Hydrothermal field discovered at the East Pacific Rise 9°54’N
July 21, 2022
A newly discovered off-axis, high-temperature hydrothermal field on the East Pacific Rise is named for pioneers of deep-ocean technology innovation.
Woods Hole, MA – A new high-temperature, off-axis hydrothermal vent field on Pacific seafloor at 2,550 meters depth was discovered in 2021 by a team that included researchers from Lehigh University; Scripps Institution of Oceanography (SIO); the University of Bergen Norway; and Woods Hole Oceanographic Institution (WHOI). The discovery could change scientists’ understanding of the impact that seafloor vent systems have on the life and chemistry of Earth’s oceans.
The findings were published today in the Proceedings of the National Academy of Sciences (PNAS).
The team discovered the hydrothermal field along a portion of the global mid-ocean ridge known as the East Pacific Rise about 200 miles off the coast of western Mexico. The new site is roughly twice as large as the nearest active hydrothermal vent fields in the region and its fluids originate at hotter temperatures than other nearby vents. The size and location of the site underscores the likelihood that there are more hydrothermal vents in the deep-sea than previously thought, emphasizing the need for more high-resolution mapping to locate them.
Deep-sea hydrothermal vents are found around the world, often in volcanically active locations along the axis of the global mid-ocean ridge system. Magmatic activity, driven by upwellings of heat from Earth’s mantle, causes the brittle tectonic plates that make up Earth’s outer shell, or crust, to split. As the plates spread, new seafloor is formed by magmatic activity and volcanic eruptions.
This magmatic and tectonic activity creates cracks through which seawater percolates down below the seafloor, where it reacts with minerals in the surrounding rocks and eventually returns to the surface as hot, chemical-rich hydrothermal vent fluids. Where this fluid pours into the seafloor reactions with the cold seawater can produce tall, spire-like chimneys and support complex ecosystems that were unknown to science less than 50 years ago.
According to Daniel J. Fornari, a WHOI marine geologist and a co-author of the study, the newly discovered vent field is unique in several ways. “We were astounded that not only was the field very active, but it is larger in area and hotter than any other hydrothermal vent field known along this portion of the East Pacific Rise that has been studied for the past 30 years,” he said.
Its discovery along such a well-studied region of the seafloor came as a result of improved mapping techniques using the autonomous underwater vehicle (AUV) Sentry operated by the National Deep Submergence Facility at WHOI. The Sentry surveys resulted in maps that resolved details to one-meter resolution and revealed the location of the vent field where no one had looked before.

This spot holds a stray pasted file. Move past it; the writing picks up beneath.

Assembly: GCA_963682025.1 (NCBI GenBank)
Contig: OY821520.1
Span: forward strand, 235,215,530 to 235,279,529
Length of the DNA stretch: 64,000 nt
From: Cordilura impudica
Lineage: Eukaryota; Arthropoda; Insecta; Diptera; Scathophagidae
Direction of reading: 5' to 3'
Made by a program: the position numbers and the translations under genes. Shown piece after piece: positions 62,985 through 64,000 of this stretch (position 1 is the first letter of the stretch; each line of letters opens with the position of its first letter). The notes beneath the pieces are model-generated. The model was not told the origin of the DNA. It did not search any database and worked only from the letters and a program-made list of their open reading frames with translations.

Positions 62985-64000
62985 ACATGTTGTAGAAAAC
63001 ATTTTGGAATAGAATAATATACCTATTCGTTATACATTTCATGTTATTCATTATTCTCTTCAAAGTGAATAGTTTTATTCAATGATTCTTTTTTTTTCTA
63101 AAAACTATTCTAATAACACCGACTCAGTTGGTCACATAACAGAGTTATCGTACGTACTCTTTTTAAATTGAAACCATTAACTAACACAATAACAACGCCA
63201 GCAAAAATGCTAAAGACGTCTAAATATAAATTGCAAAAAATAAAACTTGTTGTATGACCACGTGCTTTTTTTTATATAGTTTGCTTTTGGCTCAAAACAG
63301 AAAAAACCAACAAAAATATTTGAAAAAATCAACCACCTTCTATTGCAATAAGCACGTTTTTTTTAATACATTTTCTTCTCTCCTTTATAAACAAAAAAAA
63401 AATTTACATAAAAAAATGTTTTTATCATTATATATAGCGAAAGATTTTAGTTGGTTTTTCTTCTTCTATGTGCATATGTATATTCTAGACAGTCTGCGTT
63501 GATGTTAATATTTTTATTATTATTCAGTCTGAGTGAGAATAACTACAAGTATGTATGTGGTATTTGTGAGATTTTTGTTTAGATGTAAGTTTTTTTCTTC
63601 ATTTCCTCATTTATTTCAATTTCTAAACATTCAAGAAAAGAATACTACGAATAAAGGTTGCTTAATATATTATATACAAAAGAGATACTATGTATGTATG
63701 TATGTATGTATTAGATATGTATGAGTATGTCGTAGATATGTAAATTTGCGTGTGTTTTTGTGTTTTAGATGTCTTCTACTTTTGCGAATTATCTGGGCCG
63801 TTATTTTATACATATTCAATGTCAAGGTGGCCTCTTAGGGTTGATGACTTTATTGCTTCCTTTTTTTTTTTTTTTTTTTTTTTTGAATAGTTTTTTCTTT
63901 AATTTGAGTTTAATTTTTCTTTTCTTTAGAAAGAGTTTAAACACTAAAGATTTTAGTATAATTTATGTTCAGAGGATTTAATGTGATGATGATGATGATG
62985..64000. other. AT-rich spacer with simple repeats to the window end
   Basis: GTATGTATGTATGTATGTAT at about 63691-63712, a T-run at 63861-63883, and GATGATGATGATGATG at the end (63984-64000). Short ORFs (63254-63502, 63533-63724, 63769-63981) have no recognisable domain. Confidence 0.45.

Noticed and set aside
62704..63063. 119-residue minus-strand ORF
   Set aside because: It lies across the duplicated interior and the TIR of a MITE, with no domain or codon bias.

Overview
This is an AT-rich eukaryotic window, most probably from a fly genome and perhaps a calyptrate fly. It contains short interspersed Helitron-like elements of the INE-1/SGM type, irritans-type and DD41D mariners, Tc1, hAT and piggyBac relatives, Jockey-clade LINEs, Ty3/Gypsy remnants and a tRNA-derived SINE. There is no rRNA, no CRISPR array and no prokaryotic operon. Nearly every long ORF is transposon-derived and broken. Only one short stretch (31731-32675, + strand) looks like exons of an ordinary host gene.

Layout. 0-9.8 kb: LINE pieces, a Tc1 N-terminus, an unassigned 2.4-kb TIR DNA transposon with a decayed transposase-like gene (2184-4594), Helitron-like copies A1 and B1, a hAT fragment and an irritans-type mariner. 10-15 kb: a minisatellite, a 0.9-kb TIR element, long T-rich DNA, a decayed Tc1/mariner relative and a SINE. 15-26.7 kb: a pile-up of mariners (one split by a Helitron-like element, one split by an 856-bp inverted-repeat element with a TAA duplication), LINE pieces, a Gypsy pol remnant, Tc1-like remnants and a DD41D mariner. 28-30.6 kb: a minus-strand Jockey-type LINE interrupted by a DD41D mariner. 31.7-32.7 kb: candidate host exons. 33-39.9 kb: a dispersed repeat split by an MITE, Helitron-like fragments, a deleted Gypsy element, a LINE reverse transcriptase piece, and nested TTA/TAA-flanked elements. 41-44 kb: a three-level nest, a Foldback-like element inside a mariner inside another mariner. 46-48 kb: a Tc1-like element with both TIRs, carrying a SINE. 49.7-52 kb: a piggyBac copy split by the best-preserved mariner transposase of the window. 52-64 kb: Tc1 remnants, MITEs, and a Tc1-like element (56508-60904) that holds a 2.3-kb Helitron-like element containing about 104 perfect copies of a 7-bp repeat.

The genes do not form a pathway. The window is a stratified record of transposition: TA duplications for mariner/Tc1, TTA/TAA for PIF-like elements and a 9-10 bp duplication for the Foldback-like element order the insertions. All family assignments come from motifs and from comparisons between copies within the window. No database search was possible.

“The mapping work provides a detailed picture of the seafloor so that we can monitor and quantify changes that occur when the next volcanic eruption happens along this portion of the East Pacific Rise ridge axis,” said Lehigh University marine chemist Jill McDermott, the lead author of the study.
The science team named the vent field YBW-Sentry after three WHOI engineers who are pioneers of autonomous underwater vehicle (AUV) technology—Dana Yoerger, Al Bradley, and Barry Walden. The name also acknowledges Sentry’s role in the discovery and its place as part of a long legacy of AUV innovation at WHOI. According to McDermott, the ways in which scientists study and sample the seafloor have been revolutionized by the high-resolution maps produced by Sentry and its predecessor ABE.
The search for active hydrothermal vents has historically focused on the central trough that marks the axis of the globe-spanning mid-ocean rise and is the locus of most of the volcanic eruptions along the East Pacific Rise. The team has been expanding their high-resolution seafloor map that aids in their quest for new vents west and east of this axial trough between 9° 45-57'N latitude for the past three years using Sentry, and conducted detailed imaging and sample collection missions using NDSF’s other primary assets: the remotely operated vehicle (ROV) Jason and human-occupied vehicle (HOV) Alvin.
The 3-year research project is funded by the US National Science Foundation's Ocean Sciences Division, Marine Geology & Geophysics Program.
Additional authors of the PNAS paper include: Ross Parnell-Turner, Scripps Institution of Oceanography, Thibaut Barreyre, University of Bergen; Santiago Herrera, Nicole C. Pittoors, Samuel A. Vohsen, Connor C. Downing, Kelden Pehr and William S. Dowd (all at Lehigh University); Jyun-Nai Wu, Scripps Institution of Oceanography; and Milena Marjanović, Institut de Physique du Globe de Paris.